Innovation process model

Various tools will also be created to support the new knowledge gained in the Innovation Leaders Club. Completed during the course of in-depth mapping and a workshop, the model describes the company’s continuous innovation activities undertaken to stay competitive. Each step of the model is a separate set of issues that must be resolved based on the current situation of the company. In the three-phase model, there are six steps that companies take to innovate. The model was developed by Markko Karu together with the team of the Innovation Leaders Club.

Assessment of Innovation Capacity

At the beginning of 2021, the ILK team conducted interviews with all the large members of the club based on a self-assessment questionnaire to assess the innovation capacity of the member companies. The questionnaire is based on the 3-phase and 6-step innovation model described above and aims to determine the company’s readiness to manage innovation and to identify the main challenges for the company in this regard.

The summary results of the survey can be found in the attached file.

The main findings of the interviews brought Mart Maasik to the following conclusions:

  • Estonians are conservative in their assessments and set maximum marks only in exceptional cases.
  • The willingness to deal with innovation issues is mostly due to external and customer pressure.
  • Most companies do not have a systematic collection of ideas or a bank of ideas, and its constant operation is perceived as a great challenge.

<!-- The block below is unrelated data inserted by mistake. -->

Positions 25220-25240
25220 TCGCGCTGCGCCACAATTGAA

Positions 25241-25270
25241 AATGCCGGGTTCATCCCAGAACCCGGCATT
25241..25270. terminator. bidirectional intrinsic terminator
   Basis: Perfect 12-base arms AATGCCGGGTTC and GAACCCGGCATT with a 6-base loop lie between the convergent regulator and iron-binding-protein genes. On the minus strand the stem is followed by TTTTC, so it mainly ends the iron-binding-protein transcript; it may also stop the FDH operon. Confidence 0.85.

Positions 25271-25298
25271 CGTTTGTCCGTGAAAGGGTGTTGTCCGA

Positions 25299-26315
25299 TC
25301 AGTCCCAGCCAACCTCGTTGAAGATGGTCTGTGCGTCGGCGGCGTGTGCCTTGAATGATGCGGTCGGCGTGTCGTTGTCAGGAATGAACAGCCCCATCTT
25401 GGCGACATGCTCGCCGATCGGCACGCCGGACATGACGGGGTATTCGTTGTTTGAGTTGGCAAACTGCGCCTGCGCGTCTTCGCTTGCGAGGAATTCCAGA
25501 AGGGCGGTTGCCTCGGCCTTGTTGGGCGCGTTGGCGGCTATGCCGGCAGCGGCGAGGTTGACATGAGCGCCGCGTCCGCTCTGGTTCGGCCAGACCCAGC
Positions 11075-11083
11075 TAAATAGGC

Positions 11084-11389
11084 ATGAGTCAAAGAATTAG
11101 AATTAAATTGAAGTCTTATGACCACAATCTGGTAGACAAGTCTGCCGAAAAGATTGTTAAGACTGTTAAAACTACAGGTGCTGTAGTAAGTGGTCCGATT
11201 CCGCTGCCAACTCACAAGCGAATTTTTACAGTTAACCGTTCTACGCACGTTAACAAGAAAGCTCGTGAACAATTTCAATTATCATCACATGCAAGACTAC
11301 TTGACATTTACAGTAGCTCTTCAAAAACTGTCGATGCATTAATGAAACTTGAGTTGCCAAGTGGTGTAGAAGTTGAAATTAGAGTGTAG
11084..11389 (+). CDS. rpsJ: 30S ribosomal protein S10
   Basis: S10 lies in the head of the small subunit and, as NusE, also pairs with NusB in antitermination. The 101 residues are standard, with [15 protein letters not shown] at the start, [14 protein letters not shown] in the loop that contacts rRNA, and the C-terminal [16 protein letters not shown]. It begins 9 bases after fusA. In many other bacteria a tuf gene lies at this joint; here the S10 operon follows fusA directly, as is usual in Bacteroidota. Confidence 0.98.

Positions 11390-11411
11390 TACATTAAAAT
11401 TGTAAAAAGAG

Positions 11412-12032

• To address innovation issues, the decision to start and the initiative from both the top and the bottom clearly exist in the responding companies.
  • People exist in companies to address innovation challenges, but there is often no clear process for doing so.
  • As an innovation measure, ROI is used less, rather more specific and closer process-specific measures are used.
  • The weakest area throughout is idea development.
  • The cooperation of companies with universities and research institutions does take place in some companies, but either very specific or superficial – there is no consistent, systematic and in-depth cooperation.
  • When implementing the solutions, it is surprising and good that innovations with a 3-5 year perspective are also addressed.
  • Innovations are made as a clear preference within the parent company, not as a spin-off. In most cases, the innovations are not aimed at a new target group, but at an existing one.